Title: The role of timing and analogical similarity in the stimulation of idea generation in design
An experiment was conducted to gain an understanding of how people assimilate and apply newly acquired information when ideating solutions to a design problem by studying how the nature of problem-relevant information and timing of when it is given can affect idea generation in an open-ended design problem. More specifically, the effects of presenting surface similar information before design conceptualization, or surface dissimilar information before and during design conceptualization on the quantity, breadth, and novelty of solutions generated were analyzed. The effects of open goals, fixation, and priming, as well as their implications in design problem solving are examined. Itwasfound that information that is more distantly related to the design problem impacted idea generation more when there was an open goal to solve the problem, while information that is more obviously similar to the problem impacted idea generation more than distantly related information when seen before problem solving has begun. Evidence of induced design fixation and priming were also observed.
The "purpose" constraint of analogy-making as described here really maps well onto Ian, Ken, and Jared's work with open goals @tsengRoleTimingAnalogical2008, and also with Chris and Bo's stuff looking at the Opportunistic Assimilation Theory. The "purpose" constraint is an elegant heuristic for pruning the space of "slots" to consider in mapping source to target.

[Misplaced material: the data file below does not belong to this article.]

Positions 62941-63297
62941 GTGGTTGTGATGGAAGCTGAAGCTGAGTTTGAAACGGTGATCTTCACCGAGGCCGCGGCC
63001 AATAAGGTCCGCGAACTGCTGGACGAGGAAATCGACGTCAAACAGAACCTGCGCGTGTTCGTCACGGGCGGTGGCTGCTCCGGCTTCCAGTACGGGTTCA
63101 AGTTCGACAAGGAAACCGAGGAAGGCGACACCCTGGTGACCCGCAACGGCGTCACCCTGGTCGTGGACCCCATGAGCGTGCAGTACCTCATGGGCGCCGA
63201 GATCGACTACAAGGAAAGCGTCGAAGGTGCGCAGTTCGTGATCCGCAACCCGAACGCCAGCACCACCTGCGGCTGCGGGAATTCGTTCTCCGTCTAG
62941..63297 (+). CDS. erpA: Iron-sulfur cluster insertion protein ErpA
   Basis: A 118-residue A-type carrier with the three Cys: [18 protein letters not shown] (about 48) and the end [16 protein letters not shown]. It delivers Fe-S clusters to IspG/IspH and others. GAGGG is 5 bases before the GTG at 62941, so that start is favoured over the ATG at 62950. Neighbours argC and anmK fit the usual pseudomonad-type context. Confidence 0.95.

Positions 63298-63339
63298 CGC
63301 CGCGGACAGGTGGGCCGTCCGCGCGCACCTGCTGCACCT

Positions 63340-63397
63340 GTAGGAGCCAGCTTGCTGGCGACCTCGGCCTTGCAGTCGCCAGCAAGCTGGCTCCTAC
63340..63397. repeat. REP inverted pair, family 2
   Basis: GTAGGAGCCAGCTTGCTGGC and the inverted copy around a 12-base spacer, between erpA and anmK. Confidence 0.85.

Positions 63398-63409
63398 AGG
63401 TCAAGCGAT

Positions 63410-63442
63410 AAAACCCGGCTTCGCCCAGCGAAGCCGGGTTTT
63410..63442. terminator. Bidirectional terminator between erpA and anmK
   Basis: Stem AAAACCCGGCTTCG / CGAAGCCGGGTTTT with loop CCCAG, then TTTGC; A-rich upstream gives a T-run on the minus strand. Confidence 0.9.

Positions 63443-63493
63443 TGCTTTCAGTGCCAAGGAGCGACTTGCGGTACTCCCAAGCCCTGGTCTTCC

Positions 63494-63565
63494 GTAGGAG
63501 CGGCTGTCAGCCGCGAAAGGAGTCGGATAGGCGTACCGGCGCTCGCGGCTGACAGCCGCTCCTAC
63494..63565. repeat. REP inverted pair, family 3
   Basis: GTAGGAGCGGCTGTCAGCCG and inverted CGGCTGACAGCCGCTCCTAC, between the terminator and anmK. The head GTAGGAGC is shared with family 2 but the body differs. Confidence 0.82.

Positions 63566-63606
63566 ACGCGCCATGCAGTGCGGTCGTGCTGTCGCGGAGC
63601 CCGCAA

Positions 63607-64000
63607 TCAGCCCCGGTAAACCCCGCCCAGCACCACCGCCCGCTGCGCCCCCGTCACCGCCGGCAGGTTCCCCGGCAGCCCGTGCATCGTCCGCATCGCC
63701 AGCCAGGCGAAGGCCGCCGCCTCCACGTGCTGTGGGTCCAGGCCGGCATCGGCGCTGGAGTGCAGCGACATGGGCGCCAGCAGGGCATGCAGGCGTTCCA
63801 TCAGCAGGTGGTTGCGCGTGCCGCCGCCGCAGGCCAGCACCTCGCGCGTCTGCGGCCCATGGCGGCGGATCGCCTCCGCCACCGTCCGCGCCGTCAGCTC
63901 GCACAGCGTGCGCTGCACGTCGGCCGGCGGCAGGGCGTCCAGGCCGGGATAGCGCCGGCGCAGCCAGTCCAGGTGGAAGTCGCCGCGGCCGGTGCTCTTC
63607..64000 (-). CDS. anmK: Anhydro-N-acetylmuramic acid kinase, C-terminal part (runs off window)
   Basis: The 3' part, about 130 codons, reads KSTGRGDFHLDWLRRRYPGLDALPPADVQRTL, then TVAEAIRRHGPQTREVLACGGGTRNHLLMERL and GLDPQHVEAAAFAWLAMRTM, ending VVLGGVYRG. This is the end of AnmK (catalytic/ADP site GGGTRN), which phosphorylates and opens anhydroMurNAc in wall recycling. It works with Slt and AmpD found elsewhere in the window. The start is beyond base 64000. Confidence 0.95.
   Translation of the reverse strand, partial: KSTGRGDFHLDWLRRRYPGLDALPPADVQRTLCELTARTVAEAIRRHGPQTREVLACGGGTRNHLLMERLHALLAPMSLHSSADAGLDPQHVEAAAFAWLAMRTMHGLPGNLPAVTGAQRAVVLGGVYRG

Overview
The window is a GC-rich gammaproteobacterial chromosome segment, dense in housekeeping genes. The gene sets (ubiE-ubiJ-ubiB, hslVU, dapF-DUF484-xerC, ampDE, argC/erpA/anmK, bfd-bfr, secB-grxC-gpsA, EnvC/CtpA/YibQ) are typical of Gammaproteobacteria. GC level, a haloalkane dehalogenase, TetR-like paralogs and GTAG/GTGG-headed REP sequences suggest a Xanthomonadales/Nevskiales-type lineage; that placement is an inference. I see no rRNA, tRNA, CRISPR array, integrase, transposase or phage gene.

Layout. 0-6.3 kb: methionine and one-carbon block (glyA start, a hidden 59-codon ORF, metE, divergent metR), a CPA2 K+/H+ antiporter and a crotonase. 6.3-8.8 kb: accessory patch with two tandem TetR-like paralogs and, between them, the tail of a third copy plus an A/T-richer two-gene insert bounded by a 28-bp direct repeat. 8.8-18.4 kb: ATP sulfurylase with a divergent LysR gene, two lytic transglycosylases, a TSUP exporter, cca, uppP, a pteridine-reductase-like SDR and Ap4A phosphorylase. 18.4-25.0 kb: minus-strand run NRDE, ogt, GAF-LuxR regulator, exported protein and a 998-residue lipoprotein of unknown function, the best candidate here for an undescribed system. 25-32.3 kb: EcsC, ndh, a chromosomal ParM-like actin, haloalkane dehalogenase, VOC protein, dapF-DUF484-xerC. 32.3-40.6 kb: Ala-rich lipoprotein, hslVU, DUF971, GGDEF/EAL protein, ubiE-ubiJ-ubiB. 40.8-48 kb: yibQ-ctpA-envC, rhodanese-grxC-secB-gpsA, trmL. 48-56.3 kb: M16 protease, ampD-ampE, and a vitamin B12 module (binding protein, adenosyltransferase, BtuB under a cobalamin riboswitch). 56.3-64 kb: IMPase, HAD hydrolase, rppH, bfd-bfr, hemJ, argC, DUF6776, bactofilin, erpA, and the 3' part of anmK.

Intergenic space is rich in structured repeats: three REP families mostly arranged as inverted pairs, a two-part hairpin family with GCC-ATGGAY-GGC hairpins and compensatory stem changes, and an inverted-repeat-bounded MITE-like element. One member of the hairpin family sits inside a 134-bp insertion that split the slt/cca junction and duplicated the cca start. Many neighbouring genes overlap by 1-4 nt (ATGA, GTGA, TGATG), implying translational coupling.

This view of analogical inspiration draws on the existing literature on analogy and problem-solving, where analogies benefit problem-solving in domains such as math and insight problem-solving according to the following general process: a problem-solver faces some target problem for which he does not currently see a solution for, maps a source problem-with-solution to the target problem via analogy, and transfers and adapts the solution to the target problem (Gentner et al, 2009; Gick & Holyoak, 1983; Novick & Holyoak, 1991). There is little doubt that this is an important part of the story: much work has shown that this basic process can and does support innovation in design (Casakin & Goldschmidt, 1999; Dahl & Moreau, 2002; Helms et al, 2007; Linsey et al, 2007, 2008; Tseng et al, 2008). For instance, Linsey and colleagues (2007) showed how design students who had previously encountered an inflatable mattress product were able to spontaneously use this analogy to solve the problem of designing portable dumbbells. Also, Gero and colleagues (Gero & Kazakov, 1998; Kulinksi & Gero, 2001) have constructed computational simulations of direct transfer of solution concepts via analogy.